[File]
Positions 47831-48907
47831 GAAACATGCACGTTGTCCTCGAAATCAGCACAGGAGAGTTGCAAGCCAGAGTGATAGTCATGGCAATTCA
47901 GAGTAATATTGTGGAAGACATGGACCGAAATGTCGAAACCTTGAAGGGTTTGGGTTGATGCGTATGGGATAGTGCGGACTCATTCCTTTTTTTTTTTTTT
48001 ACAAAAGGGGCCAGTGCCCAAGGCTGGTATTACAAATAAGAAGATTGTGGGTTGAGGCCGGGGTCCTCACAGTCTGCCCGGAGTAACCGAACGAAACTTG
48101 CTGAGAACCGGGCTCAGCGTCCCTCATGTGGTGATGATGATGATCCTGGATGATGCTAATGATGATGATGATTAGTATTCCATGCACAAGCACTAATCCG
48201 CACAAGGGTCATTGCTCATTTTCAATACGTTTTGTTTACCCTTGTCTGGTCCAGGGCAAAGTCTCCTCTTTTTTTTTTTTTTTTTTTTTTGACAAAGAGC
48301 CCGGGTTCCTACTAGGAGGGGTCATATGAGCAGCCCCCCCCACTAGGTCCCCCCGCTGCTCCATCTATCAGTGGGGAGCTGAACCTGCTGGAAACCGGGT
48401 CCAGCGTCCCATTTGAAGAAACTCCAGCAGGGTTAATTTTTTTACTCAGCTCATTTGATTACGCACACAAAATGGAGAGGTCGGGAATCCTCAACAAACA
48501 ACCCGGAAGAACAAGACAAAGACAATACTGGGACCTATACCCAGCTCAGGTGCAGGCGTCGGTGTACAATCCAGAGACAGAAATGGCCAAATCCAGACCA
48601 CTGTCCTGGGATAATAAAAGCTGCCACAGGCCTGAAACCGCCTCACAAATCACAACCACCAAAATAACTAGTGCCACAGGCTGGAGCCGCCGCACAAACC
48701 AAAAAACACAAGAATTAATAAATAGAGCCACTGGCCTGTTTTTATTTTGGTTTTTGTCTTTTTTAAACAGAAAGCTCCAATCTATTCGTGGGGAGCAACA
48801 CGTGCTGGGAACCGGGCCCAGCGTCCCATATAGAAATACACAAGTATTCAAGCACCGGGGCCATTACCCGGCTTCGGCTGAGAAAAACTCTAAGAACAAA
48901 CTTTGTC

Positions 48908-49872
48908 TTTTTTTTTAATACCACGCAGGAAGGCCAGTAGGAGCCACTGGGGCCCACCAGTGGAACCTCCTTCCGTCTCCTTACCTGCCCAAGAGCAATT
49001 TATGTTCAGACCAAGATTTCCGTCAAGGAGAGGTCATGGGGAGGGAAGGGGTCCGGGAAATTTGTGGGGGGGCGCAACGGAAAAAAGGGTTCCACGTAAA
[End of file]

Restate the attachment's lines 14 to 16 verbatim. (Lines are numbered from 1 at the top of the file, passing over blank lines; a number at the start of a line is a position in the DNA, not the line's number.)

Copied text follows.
Positions 48908-49872
48908 TTTTTTTTTAATACCACGCAGGAAGGCCAGTAGGAGCCACTGGGGCCCACCAGTGGAACCTCCTTCCGTCTCCTTACCTGCCCAAGAGCAATT
49001 TATGTTCAGACCAAGATTTCCGTCAAGGAGAGGTCATGGGGAGGGAAGGGGTCCGGGAAATTTGTGGGGGGGCGCAACGGAAAAAAGGGTTCCACGTAAA